And other legislative updates in this week’s Up the Street
Senate Bill 181/House Bill 200, Governor Moore’s proposed budget for fiscal year 2024, states that “education is central to fighting poverty and powering the Maryland economy.” Accordingly, he commits record levels of funding to both the operating budget for school programs and capital budget for brick-and-mortar projects. Following through on his commitment to address the educator shortage, he carves out $15 million for a yet to be introduced educator recruitment bill, and he dedicates $22 million to pay education support professionals the $1,000 in bonuses that they are owed, which former Gov. Hogan didn’t fully fund.
At $8.8 billion, Moore’s K-12 program funding grows 10% or $740 million over FY23 funding levels. He also allocates $1.1 billion for school construction. Among the ways that Moore’s budget exceeds minimum requirements for pre-k through high school:
Moore’s budget makes a number of notable investments in early childhood education, an area that he has spoken about at length on the campaign trail and as governor. These investments include:
And in higher education, Moore’s budget also makes record level investments of $393.3 million in the state’s 15 local community colleges, an 18.5% increase in state support per attending student.
On Wednesday at 1 p.m. the House Ways and Means Committee will take up House Bill 85, which would make class size no longer an illegal subject of collective bargaining. Majority Whip Del. Jazz Lewis (D-Prince George’s) is reintroducing this legislation, which MSEA fought for last year, and Sen. Pam Beidle (D-Anne Arundel) has introduced the Senate cross-file of the bill, SB206. Maryland is currently one of only nine states where educators are not allowed to discuss class size at the bargaining table. The passage of this bill would help educators develop collaborative solutions to ensure that students have the individual attention they need. This is one of MSEA’s top legislative priorities.
The Legislative Black Caucus announced their priorities for this session, which include improving the recruitment of diverse educators that better represent the student body in Maryland schools, which is also a core value in the Blueprint for Maryland’s Future.
On Wednesday, February 1, at 7:30 p.m., Gov. Moore will join MSEA President Cheryl Bost live online to discuss his education plans, how his budget will impact students and educators, and more. He plans to join the special live event for 30 minutes, from 7:30-8 p.m.
Following Moore, from 8-8:30 p.m. President Bost and MSEA Chief Lobbyist Samantha Zwerling will discuss some of the legislation that MSEA is closely monitoring and advocating for or against in alignment with this year’s legislative priorities. A Facebook account is not required to join the event next Wednesday. Just click here to go to the MSEA Facebook page to watch online.
On January 21, the Prince George’s Democratic Central Committee nominated House Ways and Means Committee Vice Chair Del. Alonzo Washington (D-Prince George’s) to fill the Senate seat vacated by former Sen. Paul Pinsky (D-Prince George’s), who joined the Moore-Miller Administration as director of the Maryland Energy Administration. Washington was recommended by MSEA and the Prince George’s County Educators’ Association for the nomination; Gov. Moore now has 15 days to approve it. If approved, the Central Committee will nominate a person to fill Washington’s seat., House Speaker Adrienne Jones (D-Baltimore County) will need to select a new vice chair for the Ways and Means Committee and a new chair for its Education Subcommittee, as Washington has been serving in both capacities.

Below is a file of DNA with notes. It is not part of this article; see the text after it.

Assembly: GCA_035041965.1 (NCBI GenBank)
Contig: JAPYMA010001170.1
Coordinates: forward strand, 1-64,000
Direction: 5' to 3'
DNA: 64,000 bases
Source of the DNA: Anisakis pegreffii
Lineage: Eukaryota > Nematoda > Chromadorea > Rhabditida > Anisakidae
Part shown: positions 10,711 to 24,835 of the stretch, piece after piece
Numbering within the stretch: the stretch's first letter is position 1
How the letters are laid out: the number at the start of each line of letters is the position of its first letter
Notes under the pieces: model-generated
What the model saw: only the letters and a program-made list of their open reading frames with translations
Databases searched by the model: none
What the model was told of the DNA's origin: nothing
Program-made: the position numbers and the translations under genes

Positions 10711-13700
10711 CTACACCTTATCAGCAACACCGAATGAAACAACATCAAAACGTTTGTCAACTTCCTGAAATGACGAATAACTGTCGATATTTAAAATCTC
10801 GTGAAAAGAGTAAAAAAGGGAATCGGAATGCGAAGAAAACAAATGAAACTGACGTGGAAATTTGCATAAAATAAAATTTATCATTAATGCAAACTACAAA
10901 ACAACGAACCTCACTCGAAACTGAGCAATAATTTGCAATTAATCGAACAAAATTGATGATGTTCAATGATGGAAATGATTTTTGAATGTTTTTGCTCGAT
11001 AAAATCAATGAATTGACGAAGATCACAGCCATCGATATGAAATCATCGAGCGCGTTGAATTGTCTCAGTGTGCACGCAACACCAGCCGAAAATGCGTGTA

Moore withdrew from consideration the names of 48 nominees to state boards and commissions that former Gov. Hogan made during the legislative recess, which were up for consideration during this legislative session for Senate approval. Among the names rescinded by Moore was one nominee for re-appointment to the State Board of Education, Vermelle Greene. Greene dabbled in fringe talking points against transgender student equity and Black Lives Matter, among other issues, during her time on the board. On Monday, the Senate Executive Nominations Committee will begin considering nominations, starting with Hogan’s recess appointments to district courts. Moore will submit names for appointment to various boards and commissions next month.
U.S. Secretary of Education Miguel Cardona admonished the nation to pay its educators better in a discussion of the educator shortage crisis. “Have we as a country minimized the profession so much that we’re OK with teachers driving Ubers and getting second or third jobs on the weekend to earn enough money to pay the bills?” he said. “I’m not OK with that.” Among improvements being considered are a bill in Congress to enable all starting teachers to get a starting salary of at least $60,000, which is what MSEA fought for successfully in the Blueprint for Maryland’s Future, increased Title I funding to lower student-to-staff ratios, and grow-your-own educator programs, which are also present in Maryland.
On January 24 the State Board of Education voted to publish for public comment new regulations to repeal and replace the regulations governing educator preparation and licensure, (COMAR) 13A.12.01.-.07 Educator Licensure, and 13A.07.06, Programs for Professionally Licensed Personnel. MSEA has consistently weighed in to fight for the support of high quality and diverse educators and for alignment with the Blueprint’s expectations and goals.